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Summer’s close-out music festival Made in America takes over the Benjamin Franklin Parkway on Saturday and Sunday. The lineup promises a mix of hip-hop heavyweights, R&B crooners, and plenty of up-and-comers — including several from Philadelphia..
The biggest draws are Tyler the Creator, the irreverent rapper/producer known for his antics onstage and online, and Latin trap superstar Bad Bunny, fresh off of his groundbreaking MTV Video Music Award win.
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Though the festival has plenty of ties elsewhere — it was founded in 2012 by “King of New York” contender Jay-Z in homage to his pre-beef collabs with Kanye West and almost left thanks to some beef with Mayor Kenney — it’s full of references to its host city, both overly obvious and covert.
Performers take to the stage in the shadows of City Hall and the equally-iconic Philadelphia Art Museum. The event’s Cause Village directs attendees to donate to local Philly organizations, from anti-violence nonprofit Mothers in Charge to the school district itself. (There’s also the swarm of bridge-and-tunnel teens with vodka-filled water bottles, who don red, white, and blue — because Philly? Birthplace of America, baby.)
Made in America has also cemented many Philly acts as bona-fide rappers and rockers.
Meek Mill famously “stole the show” from Rick Ross and Wale when he first performed at the festival nearly a decade ago, while cult-favorite indie rock bands Hop Along and Mannequin Pussy played to some of their biggest audiences on the Parkway in 2015 and 2017, respectively.
Looking to show some brotherly love to local artists during the festival? Here are 7 performers at Made in America with ties to Philly.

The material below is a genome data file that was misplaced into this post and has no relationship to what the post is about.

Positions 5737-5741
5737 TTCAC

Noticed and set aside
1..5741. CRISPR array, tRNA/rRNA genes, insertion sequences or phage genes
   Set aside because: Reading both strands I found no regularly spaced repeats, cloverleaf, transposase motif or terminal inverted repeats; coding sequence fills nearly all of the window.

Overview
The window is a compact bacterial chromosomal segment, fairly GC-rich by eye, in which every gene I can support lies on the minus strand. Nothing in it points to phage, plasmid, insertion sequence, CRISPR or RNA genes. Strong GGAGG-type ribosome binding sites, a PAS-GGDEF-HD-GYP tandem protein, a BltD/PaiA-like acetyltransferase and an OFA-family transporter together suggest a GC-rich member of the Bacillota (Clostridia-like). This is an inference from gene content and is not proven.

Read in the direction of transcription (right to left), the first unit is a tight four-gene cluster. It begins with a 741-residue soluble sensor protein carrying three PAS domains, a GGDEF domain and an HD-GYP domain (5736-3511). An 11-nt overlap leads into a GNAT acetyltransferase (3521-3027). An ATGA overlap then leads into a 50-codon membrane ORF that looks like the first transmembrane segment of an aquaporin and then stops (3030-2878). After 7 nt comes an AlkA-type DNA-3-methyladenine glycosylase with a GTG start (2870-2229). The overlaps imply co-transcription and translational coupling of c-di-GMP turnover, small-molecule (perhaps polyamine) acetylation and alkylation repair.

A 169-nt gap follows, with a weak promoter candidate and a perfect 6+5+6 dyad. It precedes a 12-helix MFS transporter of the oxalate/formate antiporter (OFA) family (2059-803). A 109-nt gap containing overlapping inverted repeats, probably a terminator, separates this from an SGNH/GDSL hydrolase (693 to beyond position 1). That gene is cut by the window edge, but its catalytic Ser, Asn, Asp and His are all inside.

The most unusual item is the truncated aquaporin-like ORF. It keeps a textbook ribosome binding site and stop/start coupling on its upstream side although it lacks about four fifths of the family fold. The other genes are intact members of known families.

Lil Uzi Vert
Mumble rap fans rejoice: Lil Uzi Vert is back on the Made in America stage after performing a guest set with Nicki Minaj in 2018. Raised in Francisville as Symere Woods, the emo-esque emcee rapped in a group called Steaktown while at Northeast High School, though it’s still unclear if Woods runs Philly — even after “Eternal Atake” went double platinum.
This year’s festival is one big victory lap for the Strawberry Mansion native whose fourth album “Heaux Tales” earned her a Grammy win this year, plus plenty of praise from the tastemakers over at NPR and Pitchfork. Sullivan, who currently lives just outside Philly in Ambler, is also a CAPA grad. She got her start singing at a Germantown Baptist church and still frequents Rittenhouse tapas spot Bar Bombon for vegan eats.
The opening bars of his song “Billie Eilish” may be sountracking fit checks and thirst traps all over TikTok, but just 6 months ago 25-year-old West Philly native Armani White was an unsigned artist.
White isn’t shy about sharing pieces of his upbringing with his fans. The singer recently opened up about losing his father to cancer and his uncle to gun violence for Insider, and his mom made a cameo in the video for the single “Diamond Dallas.”
Another North Philly-bred rapper, Zah Sosaa’s love of punchy beats and airy flow feels more reminiscent of Lil Uzi than Meek Mill. The 21-year-old cut his teeth as a local teen rap phenom, and was outspoken about balancing his high school classes with sold-out shows at The Fillmore in Northern Liberties. This is his second time at Made In America, after opening up the festival with songs from his debut mixtape “Already Paid” in 2018.
Known to friends and family by his government name Chauncey Ellision, North Philly native KUR (pronounced “core”) is a veteran of the local rap scene. Ellison started writing rhymes as a teen and dropped his first mixtape “Straight from the Kur,” when he graduated from high school in 2012. Since then, it’s been an ever-upward journey for Ellison, who earned a coveted spot among 2016’s BET Awards Cyphers before signing with Meek Mill’s Dream Chasers label.
One-fourth of this blossoming Los Angeles-based rap ground hails from Philadelphia. Eric Jamal — a 20-year-old emcee from North Philly — joined the group in 2016, which was well before their viral single “Never Freestyle” had hip-hop fans oohing and ahhing.
The group, which grew close by sharing a studio apartment, has amassed an eclectic array of accolades, from opening for comedian Dave Chappelle at the Hollywood Bowl to rapping the title track for the acclaimed crime drama “Queen and Slim.”
Okay, fine: Pusha T isn’t from Philadelphia. But the Bronx native does know a thing or two about Philly’s shoe game. The ex-Clipse member who calls himself the “Martin Scorsese of street rap” owns Creme321, a streetwear store on 2nd and Race Streets that specializes in hypebeast-style hoodies and fly kicks.
An extra fun fact: The rapper chose Philly as one two cities for the exclusive drop of his all-white “Ozweego” shoe, a limited edition collab with Adidas that sold out within hours.